Mortgage Companies Face "Tremendously Difficult" Year As Housing Recovery Crumbles

The topic of the false recovery in the US housing market has seldom been far from these pages but it seems both the mainstream media and the actual businesses on the ground are seeing that extrapolating dead-cat-bounces and easy-money bubbles (once again) ends in tears. As WSJ reports, mortgage lending declined to the lowest level in 14 years in the first quarter as homeowners pulled back sharply from refinancing and house hunters showed little appetite for new loans, the latest sign of how rising interest rates have dented the housing recovery. The decline shows how the mortgage market is experiencing its largest shift in more than a decade as an era of generally falling interest rates that began in 2000 appears to have run its course... and the marginal potential refinancer has hit their limit.


As The Wall Street Journal reports, lenders originated $235 billion in mortgage loans during the January-March quarter, down 58% from the same period a year ago and down 23% from the fourth quarter of 2013, according to industry newsletter Inside Mortgage Finance.

The decline shows how the mortgage market is experiencing its largest shift in more than a decade as an era of generally falling interest rates that began in 2000 appears to have run its course. The average 30-year fixed-rate mortgage stood at 4.5% last week, up from 3.6% last May, when interest rates shot up in reaction to the Federal Reserve's initial indication that it might reduce a bond-buying campaign that was, in part, designed to keep a lid on long-term rates like mortgages.

The decline in mortgage lending last quarter stemmed almost entirely from the slide in refinancing.



The hope is fading fast...

The lending news could disappoint economists looking for a pickup in housing construction and new-home sales this year that could drive growth as other segments of the economy are showing signs of rebounding after a winter lull.




Softness in the housing market, if it deepens and undermines the broader economic outlook, could complicate the Fed's efforts to dial back easy-money policies designed to support the recovery. Applications for purchase mortgages last week ran nearly 18% below the level of a year ago, even as the average loan amount on new applications hit a record of $280,500, according to the Mortgage Bankers Association.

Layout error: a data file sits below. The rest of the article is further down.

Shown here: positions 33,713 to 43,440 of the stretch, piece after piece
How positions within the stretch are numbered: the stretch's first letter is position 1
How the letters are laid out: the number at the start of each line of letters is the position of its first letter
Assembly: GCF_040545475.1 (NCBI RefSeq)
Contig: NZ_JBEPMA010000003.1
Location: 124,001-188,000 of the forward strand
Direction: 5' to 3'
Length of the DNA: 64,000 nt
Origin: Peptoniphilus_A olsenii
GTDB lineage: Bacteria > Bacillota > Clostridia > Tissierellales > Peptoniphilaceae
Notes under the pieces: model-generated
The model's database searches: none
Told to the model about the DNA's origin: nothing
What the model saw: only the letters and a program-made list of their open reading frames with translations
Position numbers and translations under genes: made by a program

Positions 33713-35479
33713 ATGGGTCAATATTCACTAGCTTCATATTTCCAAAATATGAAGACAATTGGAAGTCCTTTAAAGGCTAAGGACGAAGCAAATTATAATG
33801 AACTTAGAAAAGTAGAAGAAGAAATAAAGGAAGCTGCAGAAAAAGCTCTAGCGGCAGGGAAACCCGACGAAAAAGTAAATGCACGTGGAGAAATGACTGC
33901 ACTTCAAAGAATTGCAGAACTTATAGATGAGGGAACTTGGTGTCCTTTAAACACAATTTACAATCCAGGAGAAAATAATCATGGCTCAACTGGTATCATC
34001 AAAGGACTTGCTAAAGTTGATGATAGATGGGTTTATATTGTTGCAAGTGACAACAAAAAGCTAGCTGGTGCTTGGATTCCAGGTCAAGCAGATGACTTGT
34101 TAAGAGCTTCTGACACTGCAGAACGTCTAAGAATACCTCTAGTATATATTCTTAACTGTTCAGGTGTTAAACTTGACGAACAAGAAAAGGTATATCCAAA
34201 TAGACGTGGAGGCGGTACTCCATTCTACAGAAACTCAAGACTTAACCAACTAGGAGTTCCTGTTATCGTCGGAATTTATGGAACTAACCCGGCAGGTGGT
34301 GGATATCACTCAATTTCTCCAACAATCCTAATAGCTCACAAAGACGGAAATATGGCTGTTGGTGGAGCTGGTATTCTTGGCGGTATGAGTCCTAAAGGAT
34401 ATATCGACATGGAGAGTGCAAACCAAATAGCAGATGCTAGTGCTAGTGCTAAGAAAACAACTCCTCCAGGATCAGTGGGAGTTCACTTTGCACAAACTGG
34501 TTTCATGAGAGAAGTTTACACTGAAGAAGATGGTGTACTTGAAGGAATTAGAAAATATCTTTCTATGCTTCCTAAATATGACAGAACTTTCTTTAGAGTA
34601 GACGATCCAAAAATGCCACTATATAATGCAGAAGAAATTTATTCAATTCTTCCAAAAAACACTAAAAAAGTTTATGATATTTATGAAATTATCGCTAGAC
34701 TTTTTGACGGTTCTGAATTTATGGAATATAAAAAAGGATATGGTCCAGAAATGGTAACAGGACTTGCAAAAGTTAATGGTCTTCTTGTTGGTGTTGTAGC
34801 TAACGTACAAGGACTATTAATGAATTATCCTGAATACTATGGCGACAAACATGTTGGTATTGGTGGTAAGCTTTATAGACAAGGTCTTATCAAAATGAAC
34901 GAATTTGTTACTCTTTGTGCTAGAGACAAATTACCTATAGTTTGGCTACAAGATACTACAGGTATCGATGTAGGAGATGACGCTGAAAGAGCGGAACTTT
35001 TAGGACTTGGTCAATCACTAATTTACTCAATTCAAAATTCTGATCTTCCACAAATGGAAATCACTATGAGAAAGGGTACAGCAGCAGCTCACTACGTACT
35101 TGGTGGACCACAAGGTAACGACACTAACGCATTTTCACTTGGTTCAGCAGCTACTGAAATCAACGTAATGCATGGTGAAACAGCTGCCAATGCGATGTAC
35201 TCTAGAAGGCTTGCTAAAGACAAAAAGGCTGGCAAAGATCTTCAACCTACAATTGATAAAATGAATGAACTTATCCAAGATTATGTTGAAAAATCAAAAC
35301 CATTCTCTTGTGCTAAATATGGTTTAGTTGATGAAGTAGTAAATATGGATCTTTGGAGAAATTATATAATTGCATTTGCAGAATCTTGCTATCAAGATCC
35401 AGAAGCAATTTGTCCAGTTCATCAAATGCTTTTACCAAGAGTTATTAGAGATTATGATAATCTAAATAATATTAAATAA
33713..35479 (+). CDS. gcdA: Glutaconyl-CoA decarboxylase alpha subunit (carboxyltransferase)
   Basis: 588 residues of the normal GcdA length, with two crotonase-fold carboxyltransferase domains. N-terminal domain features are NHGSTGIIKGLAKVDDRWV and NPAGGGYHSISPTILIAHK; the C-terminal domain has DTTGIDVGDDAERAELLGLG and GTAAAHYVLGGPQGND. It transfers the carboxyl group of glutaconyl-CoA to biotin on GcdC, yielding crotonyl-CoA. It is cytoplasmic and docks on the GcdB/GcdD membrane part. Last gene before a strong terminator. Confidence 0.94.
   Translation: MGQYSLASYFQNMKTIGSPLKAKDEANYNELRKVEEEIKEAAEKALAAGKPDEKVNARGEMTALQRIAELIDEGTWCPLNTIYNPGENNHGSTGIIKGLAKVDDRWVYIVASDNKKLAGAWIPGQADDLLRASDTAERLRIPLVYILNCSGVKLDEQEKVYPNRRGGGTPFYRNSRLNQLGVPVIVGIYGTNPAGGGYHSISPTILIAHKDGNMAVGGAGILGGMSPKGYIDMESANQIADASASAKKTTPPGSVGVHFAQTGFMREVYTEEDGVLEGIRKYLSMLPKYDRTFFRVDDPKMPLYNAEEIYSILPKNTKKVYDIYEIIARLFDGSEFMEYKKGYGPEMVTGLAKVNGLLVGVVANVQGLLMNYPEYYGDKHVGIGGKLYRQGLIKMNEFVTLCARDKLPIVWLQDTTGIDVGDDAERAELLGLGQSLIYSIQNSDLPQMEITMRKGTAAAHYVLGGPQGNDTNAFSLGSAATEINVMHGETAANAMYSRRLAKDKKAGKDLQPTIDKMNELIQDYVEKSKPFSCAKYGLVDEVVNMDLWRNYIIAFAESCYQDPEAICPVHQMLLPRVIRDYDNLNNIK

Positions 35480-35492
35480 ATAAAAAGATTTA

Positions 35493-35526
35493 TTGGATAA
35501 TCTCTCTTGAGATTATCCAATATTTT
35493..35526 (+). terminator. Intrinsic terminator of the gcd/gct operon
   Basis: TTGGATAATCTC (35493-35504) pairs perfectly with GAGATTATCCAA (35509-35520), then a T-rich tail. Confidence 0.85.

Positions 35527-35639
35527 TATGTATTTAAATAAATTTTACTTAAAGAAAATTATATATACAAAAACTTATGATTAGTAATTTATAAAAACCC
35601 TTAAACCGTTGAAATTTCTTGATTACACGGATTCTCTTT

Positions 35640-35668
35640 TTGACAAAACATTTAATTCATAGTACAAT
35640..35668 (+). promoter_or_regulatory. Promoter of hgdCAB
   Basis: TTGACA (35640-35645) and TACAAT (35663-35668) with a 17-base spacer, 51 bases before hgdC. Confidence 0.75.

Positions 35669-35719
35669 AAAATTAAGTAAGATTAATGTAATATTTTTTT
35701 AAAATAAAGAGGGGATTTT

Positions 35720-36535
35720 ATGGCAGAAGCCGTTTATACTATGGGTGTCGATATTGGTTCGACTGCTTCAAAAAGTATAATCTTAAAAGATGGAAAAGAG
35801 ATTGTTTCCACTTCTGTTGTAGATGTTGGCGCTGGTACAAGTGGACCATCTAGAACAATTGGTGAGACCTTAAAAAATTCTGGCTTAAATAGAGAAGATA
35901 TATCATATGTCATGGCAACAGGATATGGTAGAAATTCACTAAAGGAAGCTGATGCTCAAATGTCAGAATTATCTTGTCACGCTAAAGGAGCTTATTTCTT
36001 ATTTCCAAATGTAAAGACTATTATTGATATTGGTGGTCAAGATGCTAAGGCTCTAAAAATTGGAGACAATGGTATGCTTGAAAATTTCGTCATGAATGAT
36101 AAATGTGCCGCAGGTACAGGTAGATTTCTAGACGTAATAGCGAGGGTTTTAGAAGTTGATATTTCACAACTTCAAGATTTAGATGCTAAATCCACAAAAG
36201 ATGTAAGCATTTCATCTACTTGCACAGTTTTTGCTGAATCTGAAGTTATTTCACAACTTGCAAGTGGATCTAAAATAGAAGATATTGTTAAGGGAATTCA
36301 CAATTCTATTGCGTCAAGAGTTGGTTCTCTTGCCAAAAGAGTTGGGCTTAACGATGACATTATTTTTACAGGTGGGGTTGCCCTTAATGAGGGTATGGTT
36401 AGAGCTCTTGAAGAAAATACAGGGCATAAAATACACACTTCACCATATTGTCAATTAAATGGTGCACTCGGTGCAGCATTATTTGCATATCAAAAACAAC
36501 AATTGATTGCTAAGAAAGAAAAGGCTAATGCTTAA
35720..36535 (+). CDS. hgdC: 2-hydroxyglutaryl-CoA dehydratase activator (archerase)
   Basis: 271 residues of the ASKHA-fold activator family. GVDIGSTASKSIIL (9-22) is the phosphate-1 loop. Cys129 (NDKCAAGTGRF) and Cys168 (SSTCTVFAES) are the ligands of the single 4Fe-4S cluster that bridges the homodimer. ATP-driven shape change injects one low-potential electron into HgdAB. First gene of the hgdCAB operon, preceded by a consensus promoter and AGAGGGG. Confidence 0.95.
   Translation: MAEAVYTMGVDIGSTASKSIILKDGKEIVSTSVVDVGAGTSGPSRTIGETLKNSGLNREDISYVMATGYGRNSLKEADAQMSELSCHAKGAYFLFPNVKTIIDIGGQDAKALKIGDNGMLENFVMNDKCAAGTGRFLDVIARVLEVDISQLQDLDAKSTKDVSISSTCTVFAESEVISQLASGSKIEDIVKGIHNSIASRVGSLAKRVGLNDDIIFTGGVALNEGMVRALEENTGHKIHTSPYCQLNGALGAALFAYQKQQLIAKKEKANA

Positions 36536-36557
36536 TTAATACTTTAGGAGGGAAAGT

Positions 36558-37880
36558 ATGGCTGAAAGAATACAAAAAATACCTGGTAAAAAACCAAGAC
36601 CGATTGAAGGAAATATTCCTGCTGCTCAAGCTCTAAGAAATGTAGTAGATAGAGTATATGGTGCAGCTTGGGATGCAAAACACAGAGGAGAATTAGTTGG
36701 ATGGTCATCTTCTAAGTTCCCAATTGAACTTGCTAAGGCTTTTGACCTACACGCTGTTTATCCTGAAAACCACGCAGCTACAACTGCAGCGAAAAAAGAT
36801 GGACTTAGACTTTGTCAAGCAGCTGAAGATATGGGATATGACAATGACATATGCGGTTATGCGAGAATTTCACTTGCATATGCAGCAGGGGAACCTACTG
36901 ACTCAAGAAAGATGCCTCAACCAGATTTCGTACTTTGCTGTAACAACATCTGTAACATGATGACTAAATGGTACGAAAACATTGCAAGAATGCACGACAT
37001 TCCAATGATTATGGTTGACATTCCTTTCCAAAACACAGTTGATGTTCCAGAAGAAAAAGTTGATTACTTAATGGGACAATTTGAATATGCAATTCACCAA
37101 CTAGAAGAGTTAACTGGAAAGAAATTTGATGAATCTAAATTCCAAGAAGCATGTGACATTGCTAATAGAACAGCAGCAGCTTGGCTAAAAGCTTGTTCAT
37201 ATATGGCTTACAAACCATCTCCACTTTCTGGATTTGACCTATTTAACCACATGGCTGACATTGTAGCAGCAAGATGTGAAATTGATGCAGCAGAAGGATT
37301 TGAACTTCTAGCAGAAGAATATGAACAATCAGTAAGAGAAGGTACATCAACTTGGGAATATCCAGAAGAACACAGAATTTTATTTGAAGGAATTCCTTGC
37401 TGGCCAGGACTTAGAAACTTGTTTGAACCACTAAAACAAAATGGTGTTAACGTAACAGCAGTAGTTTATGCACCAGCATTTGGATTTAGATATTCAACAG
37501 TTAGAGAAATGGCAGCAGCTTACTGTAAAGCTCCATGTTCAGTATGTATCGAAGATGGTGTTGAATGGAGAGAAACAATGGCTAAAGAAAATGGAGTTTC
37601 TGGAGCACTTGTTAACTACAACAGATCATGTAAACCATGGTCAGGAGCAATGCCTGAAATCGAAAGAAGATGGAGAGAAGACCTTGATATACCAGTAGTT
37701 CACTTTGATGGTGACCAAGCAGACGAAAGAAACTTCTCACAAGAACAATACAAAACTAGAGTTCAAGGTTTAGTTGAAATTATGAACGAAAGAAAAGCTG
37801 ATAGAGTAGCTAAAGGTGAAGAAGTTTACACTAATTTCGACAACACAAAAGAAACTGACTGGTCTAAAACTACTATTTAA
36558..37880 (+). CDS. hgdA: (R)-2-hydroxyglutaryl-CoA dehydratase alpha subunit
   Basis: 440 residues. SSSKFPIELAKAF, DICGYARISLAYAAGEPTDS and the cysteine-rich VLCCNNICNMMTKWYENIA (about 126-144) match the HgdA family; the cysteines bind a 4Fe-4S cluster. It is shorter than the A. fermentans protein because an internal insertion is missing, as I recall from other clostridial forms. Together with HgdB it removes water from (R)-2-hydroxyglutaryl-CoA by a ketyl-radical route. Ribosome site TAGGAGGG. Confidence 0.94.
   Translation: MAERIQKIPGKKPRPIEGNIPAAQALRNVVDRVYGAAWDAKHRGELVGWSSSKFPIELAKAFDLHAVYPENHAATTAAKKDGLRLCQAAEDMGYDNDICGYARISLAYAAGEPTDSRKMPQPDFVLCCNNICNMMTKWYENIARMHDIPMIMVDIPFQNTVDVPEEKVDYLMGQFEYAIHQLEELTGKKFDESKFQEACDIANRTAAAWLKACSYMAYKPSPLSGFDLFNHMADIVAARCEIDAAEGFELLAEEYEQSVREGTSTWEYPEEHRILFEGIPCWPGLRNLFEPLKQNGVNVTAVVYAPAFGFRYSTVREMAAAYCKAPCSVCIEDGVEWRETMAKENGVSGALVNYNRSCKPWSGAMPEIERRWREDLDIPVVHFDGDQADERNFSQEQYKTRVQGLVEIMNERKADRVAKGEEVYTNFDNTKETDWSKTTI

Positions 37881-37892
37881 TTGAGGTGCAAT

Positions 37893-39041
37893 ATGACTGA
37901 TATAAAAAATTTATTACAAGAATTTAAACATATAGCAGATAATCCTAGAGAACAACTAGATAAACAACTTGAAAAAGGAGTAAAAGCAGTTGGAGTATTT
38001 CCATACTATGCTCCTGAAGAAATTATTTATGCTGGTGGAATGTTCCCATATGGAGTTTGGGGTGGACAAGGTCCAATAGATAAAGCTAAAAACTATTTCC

The numbers raise questions over whether wage and job growth is strong enough for American consumers to shift the housing rebound that began two years ago into second gear.


"Housing has become less of a drag, but I don't think it's going to be that engine," said Stan Humphries, chief economist at real-estate data company Zillow Inc.

No engine indeed...

While mortgage rates are still low by historical standards, they're less useful to traditional buyers because home prices have risen swiftly, offsetting any benefit that low rates provide to reduce housing costs. As a result, "housing is becoming a less effective transmission belt for the Fed" to boost the economy, Mr. Humphries said.




"The real question for 2014 and later is how low the refinance share is going to go," said Guy Cecala, publisher of Inside Mortgage Finance. When mortgage rates jumped nearly two percentage points in 1994, refinancing fell to 11% that June, from 63% the prior October.




"Margins and profitability will be tremendously difficult this year for mortgage companies," said Anthony Hsieh, chief executive of, a closely-held mortgage bank based in Foothill Ranch, Calif.

Now, the industry is poised for a shakeout that could flush out lenders that can't survive on smaller margins. "This change is much more structural and will be longer lasting," said David Stevens, chief executive of the Mortgage Bankers Association. "It's a classic supply-and-demand scenario. We have an excess supply of lenders and a lack of demand."